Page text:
- If it is a faulty pump, you will notice funny noises and your central heating system will not heat up as quickly as it used to.
- If the condensate pipe is frozen, the outside of the pipe might not have been insulated and hence the cold weather got to it.
Why Is an Overheating Boiler a Problem?
If your system can detect it and shut down on its own, you won’t have a heat supply. If it doesn’t and the overheating continues, the pressure in the boiler increases and the components of the boiler get damaged due to the excess heat. But worse can happen too.
Can an Overheated Boiler Explode?
Indeed. This happens because there is too much pressure inside the boiler and the PRV has also failed. And while modern boilers can handle up to 20 PSI, it can get dangerous if there is no auto-shutdown option.
Explosions are also a possibility if the boiler has been repaired or handled by inexperienced engineers. Wiring problems and handling gas valves manually are just a couple of examples that could cause you some serious trouble.
How to Fix an Overheating Boiler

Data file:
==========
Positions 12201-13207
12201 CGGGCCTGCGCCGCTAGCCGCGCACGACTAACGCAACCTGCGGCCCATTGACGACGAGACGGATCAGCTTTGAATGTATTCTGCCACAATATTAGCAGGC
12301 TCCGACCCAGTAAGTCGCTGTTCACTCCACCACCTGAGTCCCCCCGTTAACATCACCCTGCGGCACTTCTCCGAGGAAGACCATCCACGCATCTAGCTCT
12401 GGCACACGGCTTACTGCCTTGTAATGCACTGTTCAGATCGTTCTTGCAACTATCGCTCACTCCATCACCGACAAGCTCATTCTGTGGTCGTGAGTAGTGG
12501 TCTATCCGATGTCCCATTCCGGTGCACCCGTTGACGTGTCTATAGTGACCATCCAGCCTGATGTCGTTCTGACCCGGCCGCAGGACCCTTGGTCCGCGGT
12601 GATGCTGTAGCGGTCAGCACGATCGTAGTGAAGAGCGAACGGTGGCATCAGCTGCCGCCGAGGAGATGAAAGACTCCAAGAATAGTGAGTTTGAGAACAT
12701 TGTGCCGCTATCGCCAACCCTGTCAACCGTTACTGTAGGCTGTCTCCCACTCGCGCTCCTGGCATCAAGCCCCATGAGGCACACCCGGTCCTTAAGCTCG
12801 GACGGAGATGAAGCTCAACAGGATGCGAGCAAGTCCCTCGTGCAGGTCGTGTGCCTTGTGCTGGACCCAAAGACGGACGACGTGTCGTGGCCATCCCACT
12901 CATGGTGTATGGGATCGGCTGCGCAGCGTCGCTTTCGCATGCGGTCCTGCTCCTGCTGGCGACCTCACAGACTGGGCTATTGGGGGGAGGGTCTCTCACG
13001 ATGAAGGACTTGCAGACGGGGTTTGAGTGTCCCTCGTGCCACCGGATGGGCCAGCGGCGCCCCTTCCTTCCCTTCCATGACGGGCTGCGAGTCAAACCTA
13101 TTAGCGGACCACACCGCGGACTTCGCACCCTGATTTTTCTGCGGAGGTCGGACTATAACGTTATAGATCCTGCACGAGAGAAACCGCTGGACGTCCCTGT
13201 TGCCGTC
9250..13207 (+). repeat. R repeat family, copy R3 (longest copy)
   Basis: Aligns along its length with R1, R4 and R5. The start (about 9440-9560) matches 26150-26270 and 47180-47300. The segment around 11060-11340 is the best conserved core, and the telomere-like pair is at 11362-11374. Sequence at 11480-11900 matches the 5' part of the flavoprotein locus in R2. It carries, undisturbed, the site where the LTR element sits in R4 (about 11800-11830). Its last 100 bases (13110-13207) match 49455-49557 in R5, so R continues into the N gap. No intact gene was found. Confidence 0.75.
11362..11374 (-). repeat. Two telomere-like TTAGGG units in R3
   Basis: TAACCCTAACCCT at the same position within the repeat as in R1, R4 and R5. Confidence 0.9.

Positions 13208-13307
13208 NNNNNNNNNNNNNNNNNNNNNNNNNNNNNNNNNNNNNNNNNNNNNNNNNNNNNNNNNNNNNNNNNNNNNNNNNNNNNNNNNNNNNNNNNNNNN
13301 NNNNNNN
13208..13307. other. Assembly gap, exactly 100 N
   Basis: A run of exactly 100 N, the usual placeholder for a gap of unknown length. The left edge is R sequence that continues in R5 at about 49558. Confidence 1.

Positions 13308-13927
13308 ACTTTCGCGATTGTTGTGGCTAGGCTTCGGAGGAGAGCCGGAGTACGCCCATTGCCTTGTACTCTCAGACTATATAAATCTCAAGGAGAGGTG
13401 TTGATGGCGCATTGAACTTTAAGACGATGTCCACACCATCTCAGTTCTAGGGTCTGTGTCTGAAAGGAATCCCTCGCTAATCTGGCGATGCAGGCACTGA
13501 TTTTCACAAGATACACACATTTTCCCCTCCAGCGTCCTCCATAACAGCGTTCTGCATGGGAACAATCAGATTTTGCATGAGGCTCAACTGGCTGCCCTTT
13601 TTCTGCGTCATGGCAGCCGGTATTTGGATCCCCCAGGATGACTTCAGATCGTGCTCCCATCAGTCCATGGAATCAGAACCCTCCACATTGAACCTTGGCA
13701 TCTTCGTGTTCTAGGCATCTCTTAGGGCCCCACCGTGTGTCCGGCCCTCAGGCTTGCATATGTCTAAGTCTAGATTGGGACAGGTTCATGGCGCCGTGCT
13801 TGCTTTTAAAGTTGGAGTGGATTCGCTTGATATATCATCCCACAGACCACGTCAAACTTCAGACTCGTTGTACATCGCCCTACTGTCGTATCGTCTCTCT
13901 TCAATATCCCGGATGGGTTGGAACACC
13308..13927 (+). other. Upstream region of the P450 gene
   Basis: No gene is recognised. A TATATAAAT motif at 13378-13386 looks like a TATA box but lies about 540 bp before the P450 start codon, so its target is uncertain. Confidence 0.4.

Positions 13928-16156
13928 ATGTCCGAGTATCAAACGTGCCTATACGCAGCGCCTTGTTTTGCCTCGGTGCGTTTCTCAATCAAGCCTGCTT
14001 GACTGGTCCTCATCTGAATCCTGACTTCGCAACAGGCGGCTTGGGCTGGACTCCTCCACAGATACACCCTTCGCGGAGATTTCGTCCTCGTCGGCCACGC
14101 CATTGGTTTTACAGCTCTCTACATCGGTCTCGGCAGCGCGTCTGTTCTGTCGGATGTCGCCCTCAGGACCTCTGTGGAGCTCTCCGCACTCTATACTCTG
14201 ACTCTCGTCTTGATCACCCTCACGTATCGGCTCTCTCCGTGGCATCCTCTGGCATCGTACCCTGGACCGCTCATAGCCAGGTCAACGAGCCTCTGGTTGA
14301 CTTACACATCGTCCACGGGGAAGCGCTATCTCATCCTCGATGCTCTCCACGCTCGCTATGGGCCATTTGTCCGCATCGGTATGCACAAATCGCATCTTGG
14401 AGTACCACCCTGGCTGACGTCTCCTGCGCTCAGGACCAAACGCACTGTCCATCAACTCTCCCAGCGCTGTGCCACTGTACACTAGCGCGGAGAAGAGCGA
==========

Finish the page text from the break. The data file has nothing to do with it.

Ideally, you should get a gas safe engineer to do this for you. And this is what you can expect them to work on.
- If there is a blockage in the central heating system, they will power flush the system.
- If the clogging is in the condensate pipe, they will defrost it. You must make sure you insulate it for the future.
- If there is limescale on the heat exchanger, it needs to be cleaned with a descaler made for boilers. This one takes time.
- If your pump or thermistor is the problem, they will check if it can be repaired or needs to be replaced.
How to Prevent a Boiler from Overheating
The first step is to take care of maintenance on a regular basis. This keeps overheating problems at bay to a great extent. If you need help, contact your manufacturer and ask for a gas safe engineer’s input.
This is particularly important for old boilers and ideally, work on replacing them with newer models with safety features if you can. But for specific problems, here’s what you can do.